Narrow Results Clear All
- Communication Improvement 4
- Culture of Safety 7
- Education and Training 6
- Error Reporting and Analysis 19
- Human Factors Engineering 5
- Legal and Policy Approaches 6
- Logistical Approaches 3
- Quality Improvement Strategies 21
- Specialization of Care 4
- Teamwork 3
- Technologic Approaches 1
- Device-related Complications 6
- Diagnostic Errors 1
- Discontinuities, Gaps, and Hand-Off Problems 2
- Identification Errors 3
- Medical Complications
- Medication Safety 10
- Nonsurgical Procedural Complications 1
- Overtreatment 1
- Surgical Complications 15
- Transfusion Complications 2
- Health Care Executives and Administrators 37
Health Care Providers
- Nurses 1
Non-Health Care Professionals
- Media 3
- Patients 6
- Europe 2
- Canada 2
Search results for "Hospital Medicine"
Harrisburg, PA: Patient Safety Authority; May 2019.
This report summarizes patient safety improvement work in the state of Pennsylvania and reviews the 2018 activities of the Patient Safety Authority, including the launch of the Center of Excellence for Improving Diagnosis, outreach programs, liaison efforts, and the convening of the first patient safety conference for the state.
AHRQ National Scorecard on Hospital-Acquired Conditions Updated Baseline Rates and Preliminary Results 2014–2017.
Rockville, MD: Agency for Healthcare Research and Quality; January 2019.
Hospital-acquired conditions (HACs) represent a significant source of preventable harm to patients. The Centers for Medicare and Medicaid Services financially penalizes hospitals with increased numbers of HACs through the Hospital-Acquired Condition Reduction Program. This policy of nonpayment has prompted hospitals to focus significant resources on preventing HACs. This AHRQ report found a reduction in HACs from 99 per 1000 acute care discharges to 86 per 1000 discharges between 2014 and 2017, representing a decrease in 910,000 HACs and savings of $7.7 billion. Declines in certain HACs such as adverse drug events and Clostridium difficile infections were noted to be more significant as compared to others. A past WebM&M commentary highlighted the clinical significance of HACs and described an incident involving a patient who developed a pressure ulcer while in the hospital.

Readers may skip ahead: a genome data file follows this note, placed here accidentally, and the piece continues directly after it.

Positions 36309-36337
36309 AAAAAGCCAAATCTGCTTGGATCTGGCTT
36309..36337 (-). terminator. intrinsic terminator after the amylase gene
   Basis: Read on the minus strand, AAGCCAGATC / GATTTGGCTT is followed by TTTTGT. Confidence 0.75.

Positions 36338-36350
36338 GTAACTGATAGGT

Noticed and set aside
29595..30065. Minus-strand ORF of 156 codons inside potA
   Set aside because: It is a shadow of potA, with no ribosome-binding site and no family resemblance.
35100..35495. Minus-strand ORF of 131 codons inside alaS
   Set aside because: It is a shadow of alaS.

London, UK: Parliamentary and Health Service Ombudsman; July 18, 2016. ISBN: 9781474135764.
The National Health Service (NHS) has a history of sharing analyses of problems in its system. Summarizing an NHS investigation into the death of a 3-year-old boy, this report highlights the need to improve organizational culture, complaint follow-up, and transparency to reduce opportunities for similar incidents.
Chicago, IL: American Hospital Association, Health Research & Educational Trust; 2016.
Checklists are a recommended method to reduce omissions in care, despite controversies regarding their impact on safety. This toolkit provides a collection of checklists that have been developed and field tested by participants in the Hospital Engagement Network to prevent harm associated with the use of central lines, adverse drug events, and falls.
National Quality Partners. Washington, DC: National Quality Forum; 2016.
Antimicrobial stewardship has been promoted as a strategy to improve patient safety by reducing overuse of antibiotics to prevent hospital-acquired infections. This report draws from the experience of existing programs to summarize practical strategies for implementing initiatives. Core elements include engaging leadership, monitoring effectiveness, and reporting benchmarks.
Oster C, Braaten J, eds. Indianapolis, IN: Sigma Theta Tau International; 2016. ISBN: 9781940446387.
Efforts To Improve Patient Safety Result in 1.3 Million Fewer Patient Harms: Interim Update on 2013 Annual Hospital-Acquired Condition Rate and Estimates of Cost Savings and Deaths Averted From 2010 to 2013.